“Big Bands” of the Big Band Era The genre of jazz started during the Jim Crow era when black and Creole people came together because of segregation. Jazz music was created in America with roots in improvisation and was played by slaves using mostly handmade instruments like the banjo and washboard (Gunnell). Self taught African Americans bought decommissioned military instruments, and their unconventional, fresh sounds laid the foundation of the growing musical genre of ragtime. Big Band jazz started in New Orleans during 1898 at the end of the Spanish-American War (Gordon et al.) and was originally played by black musicians like Louis Armstrong and Duke Ellington, but swing was played by white musicians as well such as Benny Goodman (Gunnell). Big Band jazz was heavily influenced by ragtime’s blues notes and off beat harmonies, but it was mainly characterized by improvisation of soloist. Later, the unorganized style changed into a prearranged and nicely prepared music style as bigger venues needed more arrangements, but it still had room for improvisation. The bands commonly had ten or more musicians, and the main instruments of these bands were part of the brass family such as the saxophone, trumpet, and trombone, which were accompanied by pianos, guitars, bass, and drums which composed the rhythm section. The bold sounds of brass instruments and its fun percussion family made people want to dance to its rhythmic beat (Gordon et al.). Swing music included many repeated rifts to give it a catchy and rhythmic tune (Tap). Brass, woodwind, and all types of instruments produced the unique sound of swing music (Gordon et al.). Louis Armstrong was an icon during the Big Band Era, and his artistic genius changed his life and inspired Americans everywhere. Bing Crosby called Armstrong, “the beginning and end of music in America” (Pick). Armstrong was first recognized as a jazz soloist in the 1920s, and after his first big breakthrough in 1929 with his song “Ain’t Misbehavin’”, he became recognized outside of the jazz world. In the 1930s, he became a mainstream musician, entertainer, and the first black entertainer to host his own radio series. During his stay in California, he seriously started to write ballads like “Body and Soul” which showed his diverse, deep emotions. His best jazz pieces, “I’m A Ding Dong Daddy from Dumas” and “Memories of You”, were recorded in the 1930s. With his unique singing voice and virtuoso skills for playing the trumpet, he became an established international star by the end of the decade (Pick).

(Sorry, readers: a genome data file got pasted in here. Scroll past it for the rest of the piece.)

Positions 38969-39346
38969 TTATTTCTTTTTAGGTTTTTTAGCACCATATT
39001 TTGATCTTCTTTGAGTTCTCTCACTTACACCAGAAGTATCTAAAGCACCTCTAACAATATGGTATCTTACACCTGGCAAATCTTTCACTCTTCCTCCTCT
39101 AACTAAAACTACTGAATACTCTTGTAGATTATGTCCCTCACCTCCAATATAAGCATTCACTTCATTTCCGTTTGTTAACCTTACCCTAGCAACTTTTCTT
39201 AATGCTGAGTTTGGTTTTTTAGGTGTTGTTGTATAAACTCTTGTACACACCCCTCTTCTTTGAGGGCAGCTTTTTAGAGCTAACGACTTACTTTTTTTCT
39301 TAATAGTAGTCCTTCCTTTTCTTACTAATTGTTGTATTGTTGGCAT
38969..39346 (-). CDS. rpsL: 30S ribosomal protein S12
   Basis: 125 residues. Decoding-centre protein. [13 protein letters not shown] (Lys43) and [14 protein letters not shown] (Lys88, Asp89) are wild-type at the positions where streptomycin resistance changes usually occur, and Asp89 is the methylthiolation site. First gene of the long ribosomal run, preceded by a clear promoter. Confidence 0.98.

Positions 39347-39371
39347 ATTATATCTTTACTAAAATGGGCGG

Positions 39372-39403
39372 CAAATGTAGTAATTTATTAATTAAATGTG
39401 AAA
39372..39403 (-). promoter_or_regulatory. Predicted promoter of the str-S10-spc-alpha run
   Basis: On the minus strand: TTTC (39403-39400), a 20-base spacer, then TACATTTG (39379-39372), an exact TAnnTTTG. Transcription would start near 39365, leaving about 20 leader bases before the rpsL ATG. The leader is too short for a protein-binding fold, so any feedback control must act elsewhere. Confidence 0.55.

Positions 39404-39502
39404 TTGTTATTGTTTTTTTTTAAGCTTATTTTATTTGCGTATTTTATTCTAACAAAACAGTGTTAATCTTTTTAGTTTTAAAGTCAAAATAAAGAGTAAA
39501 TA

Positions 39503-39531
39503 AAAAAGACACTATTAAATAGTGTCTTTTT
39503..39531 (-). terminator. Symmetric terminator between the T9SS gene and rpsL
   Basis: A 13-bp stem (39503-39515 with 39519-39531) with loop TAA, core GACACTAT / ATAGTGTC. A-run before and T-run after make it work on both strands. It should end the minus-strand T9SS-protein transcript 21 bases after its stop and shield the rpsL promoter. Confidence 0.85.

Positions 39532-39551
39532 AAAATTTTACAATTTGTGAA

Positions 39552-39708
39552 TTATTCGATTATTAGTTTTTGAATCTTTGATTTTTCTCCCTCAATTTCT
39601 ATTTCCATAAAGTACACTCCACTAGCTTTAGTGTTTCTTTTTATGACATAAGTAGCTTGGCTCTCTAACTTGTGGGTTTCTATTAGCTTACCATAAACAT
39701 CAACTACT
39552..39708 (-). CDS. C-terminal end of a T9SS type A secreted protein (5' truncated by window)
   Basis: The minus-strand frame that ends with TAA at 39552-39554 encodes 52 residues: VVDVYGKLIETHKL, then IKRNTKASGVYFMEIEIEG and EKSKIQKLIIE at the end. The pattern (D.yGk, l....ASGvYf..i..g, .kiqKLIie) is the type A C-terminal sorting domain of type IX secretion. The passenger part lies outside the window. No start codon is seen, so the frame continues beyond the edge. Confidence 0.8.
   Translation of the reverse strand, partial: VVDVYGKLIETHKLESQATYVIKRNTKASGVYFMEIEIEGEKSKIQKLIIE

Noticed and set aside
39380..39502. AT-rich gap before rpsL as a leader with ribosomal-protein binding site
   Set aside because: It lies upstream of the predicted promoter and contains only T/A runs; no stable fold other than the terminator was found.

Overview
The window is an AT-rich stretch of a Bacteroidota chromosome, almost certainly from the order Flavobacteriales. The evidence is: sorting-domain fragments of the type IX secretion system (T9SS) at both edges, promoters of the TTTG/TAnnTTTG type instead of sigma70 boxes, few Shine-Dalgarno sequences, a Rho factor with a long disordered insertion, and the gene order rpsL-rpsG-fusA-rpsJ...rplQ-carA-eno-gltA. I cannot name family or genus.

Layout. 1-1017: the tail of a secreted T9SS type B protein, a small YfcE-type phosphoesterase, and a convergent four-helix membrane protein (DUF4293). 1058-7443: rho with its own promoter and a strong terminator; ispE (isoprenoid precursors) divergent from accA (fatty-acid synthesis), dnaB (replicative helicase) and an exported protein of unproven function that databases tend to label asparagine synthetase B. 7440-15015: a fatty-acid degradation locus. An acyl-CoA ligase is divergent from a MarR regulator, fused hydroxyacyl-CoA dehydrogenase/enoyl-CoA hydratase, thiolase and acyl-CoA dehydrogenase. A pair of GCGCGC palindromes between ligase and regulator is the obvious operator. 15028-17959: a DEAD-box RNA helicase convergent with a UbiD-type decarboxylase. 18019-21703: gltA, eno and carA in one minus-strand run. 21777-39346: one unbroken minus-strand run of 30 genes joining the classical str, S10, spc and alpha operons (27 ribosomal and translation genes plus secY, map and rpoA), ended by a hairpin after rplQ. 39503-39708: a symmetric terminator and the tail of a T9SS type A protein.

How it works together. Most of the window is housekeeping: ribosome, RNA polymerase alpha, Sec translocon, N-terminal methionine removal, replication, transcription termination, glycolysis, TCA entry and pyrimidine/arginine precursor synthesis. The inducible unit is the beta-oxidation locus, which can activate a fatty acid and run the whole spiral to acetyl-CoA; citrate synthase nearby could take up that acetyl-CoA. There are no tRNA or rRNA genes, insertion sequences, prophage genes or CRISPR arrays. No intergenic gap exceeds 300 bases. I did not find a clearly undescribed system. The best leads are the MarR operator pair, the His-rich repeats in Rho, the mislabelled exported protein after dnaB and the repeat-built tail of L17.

The Big Band Era of the 1930s helped many Americans escape the hardships of their every day lives during the Great Depression. New music was not just a genre, but it became a whole new culture enjoyed by many. Music provided suffering Americans entertainment, and without it America’s history could have been changed for the worse. The music of the Big Band Era has left a huge impact on America, which still resides in people today.